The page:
The Free Press, Mankato, MN

March 18, 2013

Literacy testing more difficult this year

By Amanda Dyslin
Free Press Staff Writer

MANKATO — Changes to the state literacy standards this year has been causing some anxiety among teachers and administrators, especially now that annual testing season is upon them.

Gwen Walz, assessment coordinator for Mankato Area Public Schools, outlined some of the changes to the Minnesota Comprehensive Assessments (MCA) and Northwest Evaluation Association (NWEA) assessments, among others, at Monday night’s School Board meeting.

The content isn’t changing, but the rigor of the literacy testing is.

“The standards require reading at a much higher level at any given point in time than what we would have expected before,” said Cindy Amoroso, director of curriculum instruction.

Walz provided a simplistic example for how a test can be more difficult without changing its content. One question might read, “Add 2 plus 2.” The same question on a more difficult test might read, “Take 2 and 2 and provide the sum.”

School districts received the new standards last spring and have been gradually implementing them in phases, requiring district-wide alignment and identification of Essential Learning Outcomes. Amoroso said not only the standards changed, but the way in which the material is taught also changed. So there’s a learning curve for both teachers and students.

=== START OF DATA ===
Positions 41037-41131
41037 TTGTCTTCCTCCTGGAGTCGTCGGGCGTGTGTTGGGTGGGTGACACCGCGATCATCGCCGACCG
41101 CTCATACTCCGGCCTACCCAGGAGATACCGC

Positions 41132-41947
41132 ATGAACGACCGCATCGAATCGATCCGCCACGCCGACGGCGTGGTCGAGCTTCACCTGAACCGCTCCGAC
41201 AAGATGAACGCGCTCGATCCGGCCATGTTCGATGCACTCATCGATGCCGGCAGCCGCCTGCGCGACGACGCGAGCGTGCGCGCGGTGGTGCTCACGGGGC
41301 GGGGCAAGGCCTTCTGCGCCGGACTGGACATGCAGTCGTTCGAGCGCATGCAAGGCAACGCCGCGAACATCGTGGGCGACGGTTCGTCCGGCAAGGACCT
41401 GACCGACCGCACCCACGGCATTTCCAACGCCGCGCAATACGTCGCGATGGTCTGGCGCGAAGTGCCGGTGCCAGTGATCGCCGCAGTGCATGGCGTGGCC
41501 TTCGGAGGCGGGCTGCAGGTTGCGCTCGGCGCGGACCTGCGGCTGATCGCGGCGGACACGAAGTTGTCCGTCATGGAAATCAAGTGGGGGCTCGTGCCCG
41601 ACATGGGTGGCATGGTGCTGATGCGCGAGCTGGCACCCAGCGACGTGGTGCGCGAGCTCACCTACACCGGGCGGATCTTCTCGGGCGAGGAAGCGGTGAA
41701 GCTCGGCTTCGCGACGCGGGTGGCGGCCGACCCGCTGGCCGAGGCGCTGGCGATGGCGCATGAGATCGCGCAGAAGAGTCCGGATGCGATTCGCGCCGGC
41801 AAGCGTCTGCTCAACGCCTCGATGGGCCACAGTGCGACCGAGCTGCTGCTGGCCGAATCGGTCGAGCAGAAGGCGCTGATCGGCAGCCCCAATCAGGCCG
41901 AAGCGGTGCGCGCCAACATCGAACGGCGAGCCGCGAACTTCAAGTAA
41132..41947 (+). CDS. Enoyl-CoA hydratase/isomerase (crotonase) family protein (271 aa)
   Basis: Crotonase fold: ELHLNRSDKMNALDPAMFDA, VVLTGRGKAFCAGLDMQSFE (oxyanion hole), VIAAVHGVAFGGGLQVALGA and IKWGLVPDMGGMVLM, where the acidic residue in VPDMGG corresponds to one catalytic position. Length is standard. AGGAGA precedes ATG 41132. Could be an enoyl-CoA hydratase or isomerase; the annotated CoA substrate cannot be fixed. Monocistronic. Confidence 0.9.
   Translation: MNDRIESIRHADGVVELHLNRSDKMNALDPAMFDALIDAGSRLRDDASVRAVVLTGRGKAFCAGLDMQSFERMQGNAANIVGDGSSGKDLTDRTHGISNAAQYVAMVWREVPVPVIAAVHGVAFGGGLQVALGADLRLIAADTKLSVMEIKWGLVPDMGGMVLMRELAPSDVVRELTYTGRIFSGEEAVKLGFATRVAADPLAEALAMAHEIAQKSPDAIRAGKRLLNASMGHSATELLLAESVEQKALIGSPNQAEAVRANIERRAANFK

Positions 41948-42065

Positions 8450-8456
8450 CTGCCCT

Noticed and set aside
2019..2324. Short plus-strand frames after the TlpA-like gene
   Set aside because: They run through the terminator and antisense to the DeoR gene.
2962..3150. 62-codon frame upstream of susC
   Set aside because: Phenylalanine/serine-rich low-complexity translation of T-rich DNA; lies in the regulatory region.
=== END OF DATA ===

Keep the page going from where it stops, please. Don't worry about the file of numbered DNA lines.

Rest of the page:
“The more we work with it, the more we understand it,” Amoroso said.

Area principals and teachers have been preparing for the testing as best they can. Schools have been busy unpacking the new standards and aligning their curriculum accordingly, Amoroso said.

“It is a process,” said Jason Grovom, principal at Kennedy Elementary School.

Supt. Sheri Allen said any time there are “rigor changes” it’s going to make teachers and administrators anxious because everyone wants to see their students do well and succeed.

“Our teachers have worked really hard with what the specs are,” Allen said.

Because the testing is new and will take longer to analyze, results won’t be provided until the fall, Walz said.

Those results cannot be compared to previous years’ reading scores because of the difference in testing. The results will instead provide a baseline for future comparisons, Amoroso said.

Amoroso said the district is in favor of the new standards, as they will “ensure a high level of proficiency in reading because they are so rigorous.” But she isn’t sure what to expect this first year when the results come in. All districts across the state are in the same boat, however, so exceeding the state average is a good benchmark.

Walz said there’s a “forward trajectory of student learning” that is guided by assessments, and she’s proud of the work the district continues to do with meeting state standards and performing well on tests.